VINCENT L. BRICCETTI, District Judge.
Before the Court is Magistrate Judge George A. Yanthis's Report and Recommendation ("R&R"), dated August 1, 2013 (Doc. # 24), on Alberto Cabrera's petition for a writ of habeas corpus. Judge Yanthis recommended the Court deny the petition.
For the following reasons, the Court adopts the R&R. The petition is DENIED.
Familiarity with the factual and procedural background of this case is presumed; the Court, therefore, recites only those facts necessary for resolution of petitioner's objections.
I. Standard of Review
A district court reviewing a magistrate judge's report and recommendation "may accept, reject, or modify, in whole or in part, the findings or recommendations made by the magistrate judge." 28 U.S.C. § 636(b)(1). Parties may raise objections to the magistrate judge's report and recommendation, but they must be "specific[, ] written, " and submitted within 14 days after being served with a copy of the recommended disposition, Fed.R.Civ.P. 72(b)(2); 28 U.S.C. § 636(b)(1), or within 17 days if the parties are served by mail. See Fed.R.Civ.P. 6(d).
When a party submits a timely objection to a report and recommendation, the district court reviews the parts of the report and recommendation to which the party objected under a de novo standard of review. 28 U.S.C. § 636(b)(1)(C); see also Fed.R.Civ.P. 72(b)(3). The district court may adopt those portions of the recommended ruling to which no timely objections have been made, provided no clear error is apparent from the face of the record. See Wilds v. UPS, Inc. , 262 F.Supp.2d 163, 169 (S.D.N.Y. 2003). The clearly erroneous standard also applies when a party makes only conclusory or general objections, or simply reiterates his original arguments. See Ortiz v. Barkley , 558 F.Supp.2d 444, 451 (S.D.N.Y. 2008). As petitioner is proceeding pro se, this Court "will read [his] supporting papers liberally, and... interpret them to raise the strongest arguments that they suggest.'" Id . (quoting Burgos v. Hopkins , 14 F.3d 787, 790 (2d Cir. 1994)).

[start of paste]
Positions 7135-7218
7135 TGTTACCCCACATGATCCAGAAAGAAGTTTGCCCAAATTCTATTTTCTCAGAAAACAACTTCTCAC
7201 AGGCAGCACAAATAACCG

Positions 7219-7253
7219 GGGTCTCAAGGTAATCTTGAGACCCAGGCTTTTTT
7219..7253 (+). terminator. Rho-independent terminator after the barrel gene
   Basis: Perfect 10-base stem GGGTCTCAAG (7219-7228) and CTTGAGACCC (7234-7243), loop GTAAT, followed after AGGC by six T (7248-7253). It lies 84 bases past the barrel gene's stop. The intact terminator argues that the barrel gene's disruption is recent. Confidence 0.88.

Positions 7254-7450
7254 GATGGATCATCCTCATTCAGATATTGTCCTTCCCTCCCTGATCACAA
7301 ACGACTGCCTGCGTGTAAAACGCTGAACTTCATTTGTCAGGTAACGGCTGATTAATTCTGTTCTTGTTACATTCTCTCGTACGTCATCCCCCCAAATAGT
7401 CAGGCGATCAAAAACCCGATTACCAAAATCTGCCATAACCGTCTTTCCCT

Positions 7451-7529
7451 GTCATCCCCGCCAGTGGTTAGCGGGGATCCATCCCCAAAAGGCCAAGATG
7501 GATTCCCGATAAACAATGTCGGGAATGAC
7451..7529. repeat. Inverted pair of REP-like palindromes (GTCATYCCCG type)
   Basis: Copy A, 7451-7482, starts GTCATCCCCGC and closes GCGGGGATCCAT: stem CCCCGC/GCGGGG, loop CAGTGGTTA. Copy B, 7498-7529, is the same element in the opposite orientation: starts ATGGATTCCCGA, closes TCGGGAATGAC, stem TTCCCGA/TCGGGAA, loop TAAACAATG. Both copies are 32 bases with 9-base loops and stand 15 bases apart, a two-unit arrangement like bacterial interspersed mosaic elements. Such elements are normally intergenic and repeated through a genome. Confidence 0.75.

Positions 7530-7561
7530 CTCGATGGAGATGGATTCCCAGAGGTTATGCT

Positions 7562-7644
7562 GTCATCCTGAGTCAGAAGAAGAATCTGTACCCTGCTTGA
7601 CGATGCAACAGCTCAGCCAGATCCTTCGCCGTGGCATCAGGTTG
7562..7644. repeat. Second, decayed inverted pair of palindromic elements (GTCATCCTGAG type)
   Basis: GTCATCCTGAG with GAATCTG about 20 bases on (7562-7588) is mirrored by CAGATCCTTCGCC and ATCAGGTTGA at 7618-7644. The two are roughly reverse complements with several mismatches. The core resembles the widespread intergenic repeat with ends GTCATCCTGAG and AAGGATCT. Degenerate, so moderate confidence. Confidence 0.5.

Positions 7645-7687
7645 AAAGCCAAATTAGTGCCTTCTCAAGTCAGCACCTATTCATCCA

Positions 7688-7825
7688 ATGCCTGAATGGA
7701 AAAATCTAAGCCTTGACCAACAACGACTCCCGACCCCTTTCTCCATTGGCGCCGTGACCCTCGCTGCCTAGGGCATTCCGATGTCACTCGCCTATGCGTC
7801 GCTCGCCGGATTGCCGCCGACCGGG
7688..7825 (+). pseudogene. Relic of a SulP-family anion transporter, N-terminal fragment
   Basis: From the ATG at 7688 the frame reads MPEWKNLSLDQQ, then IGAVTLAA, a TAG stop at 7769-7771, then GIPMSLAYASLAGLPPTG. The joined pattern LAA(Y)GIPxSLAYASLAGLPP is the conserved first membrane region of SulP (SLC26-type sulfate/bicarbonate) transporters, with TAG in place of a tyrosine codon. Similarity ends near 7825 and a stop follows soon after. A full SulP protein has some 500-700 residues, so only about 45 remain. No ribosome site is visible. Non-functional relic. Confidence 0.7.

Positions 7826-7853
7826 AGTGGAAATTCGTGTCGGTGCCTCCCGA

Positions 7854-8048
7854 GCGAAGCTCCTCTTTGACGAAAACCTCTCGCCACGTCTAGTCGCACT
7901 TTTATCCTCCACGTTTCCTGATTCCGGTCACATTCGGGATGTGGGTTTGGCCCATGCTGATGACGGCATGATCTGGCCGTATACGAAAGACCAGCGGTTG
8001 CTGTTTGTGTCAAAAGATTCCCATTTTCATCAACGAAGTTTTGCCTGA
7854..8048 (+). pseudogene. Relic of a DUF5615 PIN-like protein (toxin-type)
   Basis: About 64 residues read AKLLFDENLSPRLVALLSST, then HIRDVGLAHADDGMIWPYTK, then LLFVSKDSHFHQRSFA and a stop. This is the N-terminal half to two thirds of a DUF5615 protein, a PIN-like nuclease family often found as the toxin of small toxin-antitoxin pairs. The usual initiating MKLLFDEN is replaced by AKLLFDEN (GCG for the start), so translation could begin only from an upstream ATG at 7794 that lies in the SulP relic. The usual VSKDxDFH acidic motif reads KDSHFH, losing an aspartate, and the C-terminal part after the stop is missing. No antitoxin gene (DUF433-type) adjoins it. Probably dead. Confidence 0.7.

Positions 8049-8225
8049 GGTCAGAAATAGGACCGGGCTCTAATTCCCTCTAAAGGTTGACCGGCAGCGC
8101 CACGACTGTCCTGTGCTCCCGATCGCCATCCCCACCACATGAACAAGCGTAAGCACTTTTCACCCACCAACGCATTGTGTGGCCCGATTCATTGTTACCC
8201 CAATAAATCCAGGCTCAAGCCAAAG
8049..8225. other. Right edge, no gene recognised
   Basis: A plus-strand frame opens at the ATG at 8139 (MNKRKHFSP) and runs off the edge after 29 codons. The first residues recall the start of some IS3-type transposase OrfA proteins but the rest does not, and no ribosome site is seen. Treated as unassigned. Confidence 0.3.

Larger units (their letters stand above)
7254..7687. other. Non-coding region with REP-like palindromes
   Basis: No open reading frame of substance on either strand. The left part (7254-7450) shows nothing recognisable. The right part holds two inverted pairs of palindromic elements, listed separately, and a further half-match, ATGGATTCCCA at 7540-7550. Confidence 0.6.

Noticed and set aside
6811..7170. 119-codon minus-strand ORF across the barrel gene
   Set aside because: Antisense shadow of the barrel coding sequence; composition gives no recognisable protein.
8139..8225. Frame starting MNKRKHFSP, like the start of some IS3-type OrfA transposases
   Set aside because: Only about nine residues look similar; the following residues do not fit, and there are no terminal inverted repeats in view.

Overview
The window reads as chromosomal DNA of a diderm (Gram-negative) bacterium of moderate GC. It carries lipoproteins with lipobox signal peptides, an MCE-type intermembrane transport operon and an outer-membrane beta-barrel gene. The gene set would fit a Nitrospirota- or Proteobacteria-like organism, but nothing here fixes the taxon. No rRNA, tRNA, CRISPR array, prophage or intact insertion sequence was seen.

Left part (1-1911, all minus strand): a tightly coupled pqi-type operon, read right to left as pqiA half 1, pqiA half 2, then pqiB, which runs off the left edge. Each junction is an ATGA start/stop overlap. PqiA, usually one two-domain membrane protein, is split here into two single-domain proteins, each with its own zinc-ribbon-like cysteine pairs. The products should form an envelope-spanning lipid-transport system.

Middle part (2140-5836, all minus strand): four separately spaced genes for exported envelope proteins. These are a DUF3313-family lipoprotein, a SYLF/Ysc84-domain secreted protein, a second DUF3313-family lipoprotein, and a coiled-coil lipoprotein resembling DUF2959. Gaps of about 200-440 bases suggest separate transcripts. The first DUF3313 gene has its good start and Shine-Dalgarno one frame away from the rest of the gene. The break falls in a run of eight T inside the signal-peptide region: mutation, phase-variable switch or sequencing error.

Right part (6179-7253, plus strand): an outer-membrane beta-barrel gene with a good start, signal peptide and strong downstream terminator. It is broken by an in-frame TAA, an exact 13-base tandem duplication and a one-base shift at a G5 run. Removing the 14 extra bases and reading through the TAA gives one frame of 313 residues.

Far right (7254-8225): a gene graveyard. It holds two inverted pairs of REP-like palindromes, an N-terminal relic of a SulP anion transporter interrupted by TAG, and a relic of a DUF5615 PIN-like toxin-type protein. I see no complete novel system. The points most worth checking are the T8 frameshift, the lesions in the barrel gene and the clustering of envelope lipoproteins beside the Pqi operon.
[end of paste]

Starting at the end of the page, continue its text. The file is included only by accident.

Under the Antiterrorism and Effective Death Penalty Act of 1996 ("AEDPA"), petitioner is entitled to habeas corpus relief only if he can show "the state court unreasonably' applied law as established by the Supreme Court in ruling on petitioner's claim, or made a decision that was contrary to' it." Cousin v. Bennett , 511 F.3d 334, 337 (2d Cir. 2008) (quoting 28 U.S.C. § 2254(d)(1)). The state court's determination of factual issues is presumed correct, and petitioner has "the burden of rebutting the presumption of correctness by clear and convincing evidence." 28 U.S.C. § 2254(e)(1).
II. Petitioner's Objections
Petitioner objects to Judge Yanthis's findings that (1) petitioner's prosecutorial misconduct claim was procedurally defaulted, and (2) petitioner did not receive ineffective assistance of counsel.
Specifically, petitioner argues his prosecutorial misconduct claim is not procedurally defaulted because his New York Criminal Procedure Law § 440.10 motion and his subsequent direct appeal "properly raised all issues needing preservation." (Emphasis added.) The Court rejects this claim.
Judge Yanthis concluded petitioner's prosecutorial misconduct claim was procedurally defaulted because petitioner failed to comply with CPL. § 440.10(2)(b), not because petitioner failed to preserve this claim. See Velasquez v. Leonardo , 898 F.2d 7, 9 (2d Cir. 1990) ("[F]ederal habeas review is foreclosed when a state court has expressly relied on a procedural default as an independent and adequate state ground, even where the state court has also ruled in the alternative on the merits of the federal claim." (emphasis added)).
Further, petitioner's prosecutorial misconduct argument does not establish cause and prejudice or a fundamental miscarriage of justice that would excuse his procedural default, as the Court has carefully reviewed the record and finds petitioner's prosecutorial misconduct argument is clearly without merit.
Petitioner's remaining objections merely reiterate earlier arguments made before Judge Yanthis. Thus, the Court reviews the R&R for clear error. Kirk v. Burge , 646 F.Supp.2d 534, 538 (S.D.N.Y. 2009) (citations omitted). Having done so, and having found no error, clear or ...